Feet Neuropathy with Docetaxel - Advanced Prostate...

Advanced Prostate Cancer

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Feet Neuropathy with Docetaxel

tceinvestments profile image
tceinvestments

I am in Day 12 of my fifth infusion on Docetaxel. Chemo Crash is over for this session and my "Fog" is starting to go away.

Since my first infusion, I have had very mild neuropathy in my feet - even though I wear ice sox and mittens during the infusions. The neuropathy has been very tolerable and it comes and goes. This session, after the dexamethasone wore off, my foot neuropathy has become much more intense and painful. I have read the horror stories online about Docetaxel foot neuropathy, that once the nerves are stimulated, that the neuropathy could be a lasting side effect even after the Docetaxel is stopped.

Have any of you had this happen and is there anything that can be done, short of stopping the Docetaxel, to help with the foot pain - creams, vitamins, etc??? The Docetaxel has really knocked down my psa from 15.5 to .6 so would skipping the last infusion be a solution??

Thank you so much for your input.

Tom

85 Replies

Great result from the chemo! Have you asked your oncologist about Neurontin or Lyrica?

Thanks taWhat are the solutions you are recommending? Are they pills? I hope to talk to my Mo next week before my six session.

Thanks again ta

Yes, pills for peripheral neuropathy.

Thanks taI will ask my Mo this week.

Hi Tom. The fifth infusion is when I was really impacted by the side effects. It's when my taste buds started to be affected. I had mild neuropathy in my toes, starting with the smallest ones. By the fifth infusion it had spread to all of them. I didn't wear ice socks. Once I finished the sixth infusion, the side effects started to go away quickly. Within a few weeks the neuropathy went away in my toes with the exception of the two smallest on each foot. There it took about three or four months to fully disappear.

It's great to hear that you have had success with chemo. Best of with the next few weeks.

Thanks so much Mark for your wonderful input.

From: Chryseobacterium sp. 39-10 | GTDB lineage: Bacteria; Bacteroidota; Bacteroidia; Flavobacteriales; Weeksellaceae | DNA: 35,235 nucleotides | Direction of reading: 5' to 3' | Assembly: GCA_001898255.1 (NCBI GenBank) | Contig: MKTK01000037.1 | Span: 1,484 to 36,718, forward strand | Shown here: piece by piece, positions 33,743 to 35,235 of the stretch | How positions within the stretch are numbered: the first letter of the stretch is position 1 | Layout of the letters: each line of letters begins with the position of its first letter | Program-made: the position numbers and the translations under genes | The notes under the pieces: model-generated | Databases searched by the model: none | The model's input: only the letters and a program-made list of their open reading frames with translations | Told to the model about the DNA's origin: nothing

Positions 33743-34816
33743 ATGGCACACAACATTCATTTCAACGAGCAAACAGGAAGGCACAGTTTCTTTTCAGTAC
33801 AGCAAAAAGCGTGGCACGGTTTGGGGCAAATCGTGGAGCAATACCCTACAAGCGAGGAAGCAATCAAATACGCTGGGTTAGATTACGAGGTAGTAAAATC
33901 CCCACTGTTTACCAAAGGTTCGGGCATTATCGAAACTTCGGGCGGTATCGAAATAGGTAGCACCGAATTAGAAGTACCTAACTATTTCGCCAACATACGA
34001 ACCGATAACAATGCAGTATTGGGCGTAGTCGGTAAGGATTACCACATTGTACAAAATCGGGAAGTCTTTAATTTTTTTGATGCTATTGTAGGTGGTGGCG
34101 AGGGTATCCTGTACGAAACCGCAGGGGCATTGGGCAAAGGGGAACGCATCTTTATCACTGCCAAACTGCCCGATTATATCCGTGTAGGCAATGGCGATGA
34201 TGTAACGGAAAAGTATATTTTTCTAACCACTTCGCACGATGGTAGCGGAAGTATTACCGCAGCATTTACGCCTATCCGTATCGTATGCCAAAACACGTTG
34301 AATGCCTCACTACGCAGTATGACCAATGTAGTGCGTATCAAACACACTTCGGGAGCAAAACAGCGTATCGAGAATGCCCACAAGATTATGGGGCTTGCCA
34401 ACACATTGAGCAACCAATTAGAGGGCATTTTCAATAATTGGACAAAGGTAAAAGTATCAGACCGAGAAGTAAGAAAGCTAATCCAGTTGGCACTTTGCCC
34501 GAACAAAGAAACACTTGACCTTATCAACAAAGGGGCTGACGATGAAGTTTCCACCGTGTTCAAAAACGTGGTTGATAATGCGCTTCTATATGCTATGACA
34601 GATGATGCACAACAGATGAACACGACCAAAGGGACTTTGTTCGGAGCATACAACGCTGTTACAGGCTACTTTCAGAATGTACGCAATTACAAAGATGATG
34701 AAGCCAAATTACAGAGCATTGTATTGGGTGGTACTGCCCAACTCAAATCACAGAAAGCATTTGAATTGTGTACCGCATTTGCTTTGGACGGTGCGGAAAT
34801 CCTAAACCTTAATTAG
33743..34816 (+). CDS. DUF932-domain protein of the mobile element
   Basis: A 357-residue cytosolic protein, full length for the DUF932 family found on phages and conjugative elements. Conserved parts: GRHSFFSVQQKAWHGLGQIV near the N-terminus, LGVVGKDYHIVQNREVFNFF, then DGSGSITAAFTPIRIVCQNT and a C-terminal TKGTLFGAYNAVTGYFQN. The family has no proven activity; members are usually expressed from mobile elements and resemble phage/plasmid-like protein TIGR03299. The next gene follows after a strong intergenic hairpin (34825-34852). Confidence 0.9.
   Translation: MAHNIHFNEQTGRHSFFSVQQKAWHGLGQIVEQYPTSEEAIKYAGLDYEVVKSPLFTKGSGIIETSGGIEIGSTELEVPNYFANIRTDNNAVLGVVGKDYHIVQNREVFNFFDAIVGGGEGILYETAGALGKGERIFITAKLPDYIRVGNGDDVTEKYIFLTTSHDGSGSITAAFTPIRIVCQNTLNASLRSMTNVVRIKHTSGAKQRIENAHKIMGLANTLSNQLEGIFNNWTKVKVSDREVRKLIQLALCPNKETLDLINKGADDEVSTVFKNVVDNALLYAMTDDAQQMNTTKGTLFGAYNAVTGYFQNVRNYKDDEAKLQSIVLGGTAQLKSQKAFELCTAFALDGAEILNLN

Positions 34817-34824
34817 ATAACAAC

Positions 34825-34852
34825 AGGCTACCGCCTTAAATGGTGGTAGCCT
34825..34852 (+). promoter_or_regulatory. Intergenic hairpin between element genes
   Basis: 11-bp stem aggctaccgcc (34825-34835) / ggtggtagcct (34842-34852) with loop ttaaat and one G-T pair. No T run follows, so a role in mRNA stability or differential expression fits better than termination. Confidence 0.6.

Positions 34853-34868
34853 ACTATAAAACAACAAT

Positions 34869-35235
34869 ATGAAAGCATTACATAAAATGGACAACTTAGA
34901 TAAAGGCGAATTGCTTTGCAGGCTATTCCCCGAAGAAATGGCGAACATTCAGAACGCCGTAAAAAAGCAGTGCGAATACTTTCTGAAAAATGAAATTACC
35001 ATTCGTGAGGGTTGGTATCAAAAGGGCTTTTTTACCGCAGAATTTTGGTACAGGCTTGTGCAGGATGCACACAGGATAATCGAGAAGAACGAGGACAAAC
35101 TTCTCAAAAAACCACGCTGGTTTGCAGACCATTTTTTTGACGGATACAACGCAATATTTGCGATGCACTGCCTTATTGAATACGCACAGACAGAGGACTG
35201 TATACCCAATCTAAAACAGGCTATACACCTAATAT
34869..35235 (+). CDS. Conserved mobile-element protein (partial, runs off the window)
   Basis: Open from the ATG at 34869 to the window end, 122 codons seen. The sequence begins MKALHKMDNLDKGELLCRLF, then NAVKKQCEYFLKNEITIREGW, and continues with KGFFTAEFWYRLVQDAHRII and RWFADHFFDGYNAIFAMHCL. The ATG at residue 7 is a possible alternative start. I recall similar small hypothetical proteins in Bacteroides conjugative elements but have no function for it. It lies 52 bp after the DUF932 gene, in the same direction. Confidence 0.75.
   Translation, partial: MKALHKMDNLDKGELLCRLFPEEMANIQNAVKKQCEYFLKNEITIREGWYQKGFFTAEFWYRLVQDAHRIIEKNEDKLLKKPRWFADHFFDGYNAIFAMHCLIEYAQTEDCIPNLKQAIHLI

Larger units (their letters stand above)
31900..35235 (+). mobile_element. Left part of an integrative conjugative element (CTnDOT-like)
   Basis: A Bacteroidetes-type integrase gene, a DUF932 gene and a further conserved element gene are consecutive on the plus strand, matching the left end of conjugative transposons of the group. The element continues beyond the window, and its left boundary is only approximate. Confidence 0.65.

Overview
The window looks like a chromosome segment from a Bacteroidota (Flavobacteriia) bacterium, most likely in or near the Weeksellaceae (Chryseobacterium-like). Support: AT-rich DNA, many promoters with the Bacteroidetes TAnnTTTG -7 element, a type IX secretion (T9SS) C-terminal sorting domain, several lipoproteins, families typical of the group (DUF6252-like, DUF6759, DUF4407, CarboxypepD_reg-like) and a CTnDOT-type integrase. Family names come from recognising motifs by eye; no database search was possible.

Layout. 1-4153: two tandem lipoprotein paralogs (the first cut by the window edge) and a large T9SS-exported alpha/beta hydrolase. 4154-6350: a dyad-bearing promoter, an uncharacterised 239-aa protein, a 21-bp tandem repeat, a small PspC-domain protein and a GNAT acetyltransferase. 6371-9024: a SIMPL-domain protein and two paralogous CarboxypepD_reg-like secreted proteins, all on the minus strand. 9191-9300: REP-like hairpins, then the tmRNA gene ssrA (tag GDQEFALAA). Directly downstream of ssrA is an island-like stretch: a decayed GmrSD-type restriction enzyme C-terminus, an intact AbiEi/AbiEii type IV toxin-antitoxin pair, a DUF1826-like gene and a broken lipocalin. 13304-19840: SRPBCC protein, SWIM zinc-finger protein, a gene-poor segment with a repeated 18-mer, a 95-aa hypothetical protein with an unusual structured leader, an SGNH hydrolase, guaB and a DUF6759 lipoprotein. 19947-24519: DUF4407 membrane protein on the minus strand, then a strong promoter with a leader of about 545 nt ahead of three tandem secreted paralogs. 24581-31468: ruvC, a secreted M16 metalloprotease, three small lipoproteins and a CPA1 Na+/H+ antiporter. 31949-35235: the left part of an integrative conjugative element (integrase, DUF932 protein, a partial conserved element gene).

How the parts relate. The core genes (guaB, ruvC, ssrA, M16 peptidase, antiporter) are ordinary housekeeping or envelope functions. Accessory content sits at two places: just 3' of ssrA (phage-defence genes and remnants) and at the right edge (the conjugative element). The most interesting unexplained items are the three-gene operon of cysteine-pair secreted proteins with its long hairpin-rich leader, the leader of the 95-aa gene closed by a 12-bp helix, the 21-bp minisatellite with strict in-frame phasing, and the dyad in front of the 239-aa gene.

One more question Mark. It seems like in my four previous infusions that by day 12 13 or 14 I started to get my strength back and can walk a mile or so. This time I'm forcing myself to try to walk and at least go out to the golf course and put for a while but I am just totally fatigued within 15 or 20 minutes and barely can walk back to the car. Did you experience this type of fatigue toward the end of your treatments and how long did it take for your energy to come back. I love to exerciseThank you Tom

Yes. I experienced the same. The first four infusions were relatively easy. The fifth and sixth were much more difficult. Don't worry. Just rest when you need to and don'tplan on doing a lot. The extra fatigue and side effects will go away a few weeks after your sixth. Like you, I had a good response to my chemo. My PSA went from 103 down to 1 or 2 and continued to decline after chemo. I reached my nadir of 0.17 about 6 months after chemo finished. Scans I had done about 2 months after chemo showed a dramatic reduction in the size of my mets. Good luck.

That is such good news about your psa. How long has it been since you finished chemo? Are you taking anything other than Lupron now?Sorry for all the questions but your journey is very similar to mine.

Tom

Diagnosed July 2018. Chemo from Aug to Sept 2018. Started on Firmagon at diagnosis. Switched to Zoladex (similar to Lupron) after 4 months. Been on that since. PSA stayed below 0.7 for a long time. It jumped up to 1.0 in January 2021. Oncologist added bicalutamide and PSA dropped again. Last month it was 0.13 ... lowest point ever. Scans last month showed that bone mets were no longer visible. I see my oncologist in two weeks to map out where we go from here.

Good news Mark. Thanks for all your input.Tom

Cabazitaxel (Jevtana) has a much lower incidence of neuropathy, but is as effective as Docetaxel. It is sometimes prescribed because of neuropathy with Docetaxel. Something to discuss with your doctor.

Thanks GregI will ask my MO

My neuropathy is from a different treatment but I found the following list of prescription drugs and supplements gives me a good night sleep:

1. Mirapex 1 tablet 0.25mg - prescription

2. Gabapentin 2 capsules (300mg) - prescription

3. Acetyl L-Carnitine 1 capsule 500mg - over the counter

4. Leg Cramps (by Hylands) 2 tablets over the counter

5. Aleve PM 2 220mg - over the counter. Because Aleve can cause liver damage with long term use I have substituted Zyflamend 1 capsule.

I take each of these drugs at least 20 minutes apart in the early evening. This helps me get a good nights sleep. The effects last all day long

Thanks so much Magnus I will check them out.

TFBUNDY profile image
TFBUNDY in reply to Magnus1964

There is something on this site recently about Carnitine being a Very Bad Thing.... It was a dietary post I think about dairy, eggs, and Carnitine was mentioned.... Delve around for it. I have a couple of kg of acetyl L Carnitine now redundant.

Magnus1964 profile image
Magnus1964 in reply to TFBUNDY

I just did a search on this form about carnitine and did not find any adverse affects for Pca, I will continue the search on the web.

TFBUNDY profile image
TFBUNDY in reply to Magnus1964

Nested case control study shows association between serum choline, betaine, phenylaceglutamine, etc and lethal PCa

Graham49

10 days ago

I was finally able to tickle bills feet and get a response again about 4 or 5 months after he completed cabazitaxel.